ARC received from Penguin Teen
Release Date: 8-15-2013
Reviewed by Middle Sis Jenn
The Sisters Say: Enchanting, Grotesque, and Utterly Beautiful
Have you ever been completely swept away by the magic of a book? I mean, the kind of swept away that leaves you breathless and aching and dying for more? Between the Devil and the Deep Blue Sea was that book for me. Reading it was like hearing a noise in the dead of the night and getting up to check it out. It’s the fear that lingers after looking into the deepest recesses of the dark and finding nothing, but just knowing, something is there. Lurking. Biding its time. April Genevieve Tucholke’s world is both monstrous and beautiful, with whispers in the dark and monsters in the shadows and stolen kisses in the night. I’ve never read anything like it. Her world has unequivocally and irrevocably placed a shadow on mine, and I can only dream about finding myself, once more, caught between her Devil and the raging sea.
From page 1, I felt completely and utterly immersed in April’s world, and for the hours it took me to read it, I wanted to be nowhere else. Even after I was done, I wanted to plunge head first back into the tumultuous world of secrets and devils. I could smell the sea salt lingering in the humid air, feel the cool breeze wafting in from the cliffs, and feel the thumping in my heart that accompanies unbridled fear. I loved the picturesque town that April built—it was enchanting and dangerous—like the imaginations of Bram Stoker and Emily Bronte and William Faulkner merged together to create a quietly deceptive town with its own brand of madness. I could picture every part of it, from the decaying mansion on the edge of the sea, down to the crunch of the rocks on the paths into town. Wild and treacherous and full of darkness, the town of Echo is truly a masterpiece of all things that go bump in the night.
I absolutely adored Violet, our main character. She was off-kilter and perceptive, and I loved how she could sit outside in the sun and read Hawthorne and quote poems and see right into someone’s soul. I felt her turmoil and her desires, and I loved watching her struggle with her own sense of right and wrong. I loved watching her come to her own conclusions about River, and more than that, I loved how she pushed aside truths for her gut instincts. I felt each emotion as it poured out of her. I loved her strange sense of fashion (wearing her dead grandmother’s younger clothes), and how she didn’t care about what anyone else thought. She was strong and confident, but allowed herself to be scared when she really needed to be scared. I loved everything about her—she is definitely a heroine that I will long remember.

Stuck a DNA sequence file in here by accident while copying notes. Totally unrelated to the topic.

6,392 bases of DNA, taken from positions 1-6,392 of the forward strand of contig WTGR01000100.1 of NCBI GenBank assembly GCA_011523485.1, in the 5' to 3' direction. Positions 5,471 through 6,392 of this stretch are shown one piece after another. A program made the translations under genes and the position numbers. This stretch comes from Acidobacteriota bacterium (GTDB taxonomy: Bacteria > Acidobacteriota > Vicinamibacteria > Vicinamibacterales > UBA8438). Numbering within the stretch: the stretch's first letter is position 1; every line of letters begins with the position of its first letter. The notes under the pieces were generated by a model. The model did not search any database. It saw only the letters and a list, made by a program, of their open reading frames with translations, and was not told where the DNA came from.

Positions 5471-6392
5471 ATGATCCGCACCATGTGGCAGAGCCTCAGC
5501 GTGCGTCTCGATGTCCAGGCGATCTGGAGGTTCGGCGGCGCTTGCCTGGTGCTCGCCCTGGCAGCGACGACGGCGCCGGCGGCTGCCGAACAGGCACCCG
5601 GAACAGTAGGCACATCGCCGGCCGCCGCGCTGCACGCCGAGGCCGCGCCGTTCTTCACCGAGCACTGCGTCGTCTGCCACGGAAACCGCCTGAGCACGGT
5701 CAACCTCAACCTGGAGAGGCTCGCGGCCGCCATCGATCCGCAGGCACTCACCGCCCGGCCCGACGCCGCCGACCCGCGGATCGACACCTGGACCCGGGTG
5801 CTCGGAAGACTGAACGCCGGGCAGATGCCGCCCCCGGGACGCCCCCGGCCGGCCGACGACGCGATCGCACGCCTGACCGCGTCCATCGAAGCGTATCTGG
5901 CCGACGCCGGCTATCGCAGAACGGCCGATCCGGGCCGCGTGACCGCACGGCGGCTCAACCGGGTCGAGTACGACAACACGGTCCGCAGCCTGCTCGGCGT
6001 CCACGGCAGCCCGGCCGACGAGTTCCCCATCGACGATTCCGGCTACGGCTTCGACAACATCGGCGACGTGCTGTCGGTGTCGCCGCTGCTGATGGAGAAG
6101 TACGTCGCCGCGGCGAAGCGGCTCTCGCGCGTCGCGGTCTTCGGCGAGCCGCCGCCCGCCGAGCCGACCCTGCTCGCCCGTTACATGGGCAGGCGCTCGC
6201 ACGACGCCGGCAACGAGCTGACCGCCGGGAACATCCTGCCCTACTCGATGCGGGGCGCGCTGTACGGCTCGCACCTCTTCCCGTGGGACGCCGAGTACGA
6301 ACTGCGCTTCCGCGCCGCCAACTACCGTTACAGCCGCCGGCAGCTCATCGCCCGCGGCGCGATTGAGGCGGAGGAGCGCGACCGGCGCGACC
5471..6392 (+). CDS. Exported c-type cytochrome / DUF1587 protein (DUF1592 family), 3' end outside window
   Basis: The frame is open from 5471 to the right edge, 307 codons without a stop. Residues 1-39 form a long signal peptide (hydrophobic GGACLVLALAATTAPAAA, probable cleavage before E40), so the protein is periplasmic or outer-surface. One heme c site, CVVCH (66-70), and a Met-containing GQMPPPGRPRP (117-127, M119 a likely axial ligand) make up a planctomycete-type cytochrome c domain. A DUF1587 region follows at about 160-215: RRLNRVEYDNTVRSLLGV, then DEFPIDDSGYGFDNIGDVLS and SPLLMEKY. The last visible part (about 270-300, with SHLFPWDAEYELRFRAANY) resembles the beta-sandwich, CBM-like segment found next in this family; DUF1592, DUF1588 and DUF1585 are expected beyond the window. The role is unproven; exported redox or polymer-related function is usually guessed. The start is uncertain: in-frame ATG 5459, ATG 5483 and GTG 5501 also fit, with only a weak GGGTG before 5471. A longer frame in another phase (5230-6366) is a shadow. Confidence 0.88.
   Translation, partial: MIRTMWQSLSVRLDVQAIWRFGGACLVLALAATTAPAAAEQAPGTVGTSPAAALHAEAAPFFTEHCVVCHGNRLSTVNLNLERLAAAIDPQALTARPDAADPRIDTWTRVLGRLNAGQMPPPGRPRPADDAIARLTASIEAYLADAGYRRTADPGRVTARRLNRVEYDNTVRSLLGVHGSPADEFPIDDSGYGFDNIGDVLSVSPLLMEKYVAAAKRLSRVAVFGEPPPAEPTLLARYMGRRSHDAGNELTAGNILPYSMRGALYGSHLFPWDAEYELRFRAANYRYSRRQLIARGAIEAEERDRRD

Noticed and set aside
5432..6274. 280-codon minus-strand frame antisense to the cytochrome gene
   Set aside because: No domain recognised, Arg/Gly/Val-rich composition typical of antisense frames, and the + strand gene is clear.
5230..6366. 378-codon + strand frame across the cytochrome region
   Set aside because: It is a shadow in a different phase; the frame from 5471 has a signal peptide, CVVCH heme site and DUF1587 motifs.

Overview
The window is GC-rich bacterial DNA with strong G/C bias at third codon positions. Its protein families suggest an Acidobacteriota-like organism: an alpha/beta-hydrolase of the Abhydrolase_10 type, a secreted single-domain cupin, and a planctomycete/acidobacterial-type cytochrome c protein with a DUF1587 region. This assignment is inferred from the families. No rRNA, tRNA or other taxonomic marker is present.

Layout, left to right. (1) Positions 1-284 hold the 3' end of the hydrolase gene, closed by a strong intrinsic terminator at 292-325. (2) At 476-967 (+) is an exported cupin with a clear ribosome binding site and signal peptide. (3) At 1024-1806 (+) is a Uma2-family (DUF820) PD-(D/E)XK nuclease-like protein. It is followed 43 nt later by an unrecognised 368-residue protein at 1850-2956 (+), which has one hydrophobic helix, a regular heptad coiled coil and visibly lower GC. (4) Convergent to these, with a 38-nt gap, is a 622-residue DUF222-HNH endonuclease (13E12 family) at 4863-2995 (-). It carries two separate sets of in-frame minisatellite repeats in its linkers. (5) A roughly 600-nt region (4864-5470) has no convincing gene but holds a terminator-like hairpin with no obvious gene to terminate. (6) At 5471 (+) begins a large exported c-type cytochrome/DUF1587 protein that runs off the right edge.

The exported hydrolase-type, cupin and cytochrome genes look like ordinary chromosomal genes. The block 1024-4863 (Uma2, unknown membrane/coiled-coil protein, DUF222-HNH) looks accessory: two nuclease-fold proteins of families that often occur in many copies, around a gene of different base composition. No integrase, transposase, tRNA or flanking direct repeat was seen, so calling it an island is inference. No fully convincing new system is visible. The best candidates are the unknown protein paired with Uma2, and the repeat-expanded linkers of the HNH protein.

And then there’s River West. His name just rolls of the tongue with spice, but you know he’s one of those spices that will leave your mouth burning for hours. He’s hot and cold, up and down, and the secret that he holds is definitely a doozy. But with a name like River and a smile that could light up the night sky, who cares about deadly and terrifying secrets? I loved River because he is one of those perfect gothic men that walk a fine line between good and evil, but when it comes straight down to it, you just don’t know which side he favors. He reminded me of Heathcliff from Wuthering Heights because he could be the cruelest of cruel with a smile on his face, the Devil in sheep’s clothing. Yet, there is something about him that makes you want to wrap your arms around him and never let him go. He’s the bad guy that you can’t help but fall in love with, he’s the troubled guy that can’t be fixed, he’s the guy your mother warned you about. He’s the Devil that holds your hands and kisses your cheeks and makes you want everything and nothing and then everything again. He’s Trouble, and don’t you just love it?
I also loved April’s minor characters—Jack, Sunshine, and Neely. They each had a personality all their own, and they brought life to the story. They all fit perfectly into this gothic tale of love and horror, and none of them will escape unscathed. Watching their horrors and triumphs and losses was heart-breaking and amazing.
It’s been a while since a book was able to worm its way into my heart of hearts and put up for a permanent residence, but this book has done it. It’s the perfect mix of horror and romance, and I just couldn’t get enough of River and Violet. April’s writing was gorgeous in every aspect, and she brought the small town of Echo to both life and death. T.S. Eliot wrote, “Between the idea and the reality Between the motion and the act Falls the shadow.” I can’t help but think this describes April’s world perfectly—a place that exists between now and then, between love and hate, between life and death. A place that exists in the shadows, in the dark and with the Devil.
“There’s truths and then there’s truths, Violet. And some damn truths shouldn’t be spoken out loud, or the Devil will her, and then he’ll come for you. Amen.” PG 4
"People said time was relative, and I guess that explained why my life before River felt line a handful of seconds--brief flashes of small events that added up to very little. But my life after River was a three-volume saga. Epic. With quests and villains and murderers and unsatisfactory resolutions and people being torn apart." Pg 364
"River leaned over me, wrapped his fingers around my neck, and pulled my ear to his lips. "I'll make you dinner when I get back, and afterward, I'll be answering questions,' he whispered." Pg 132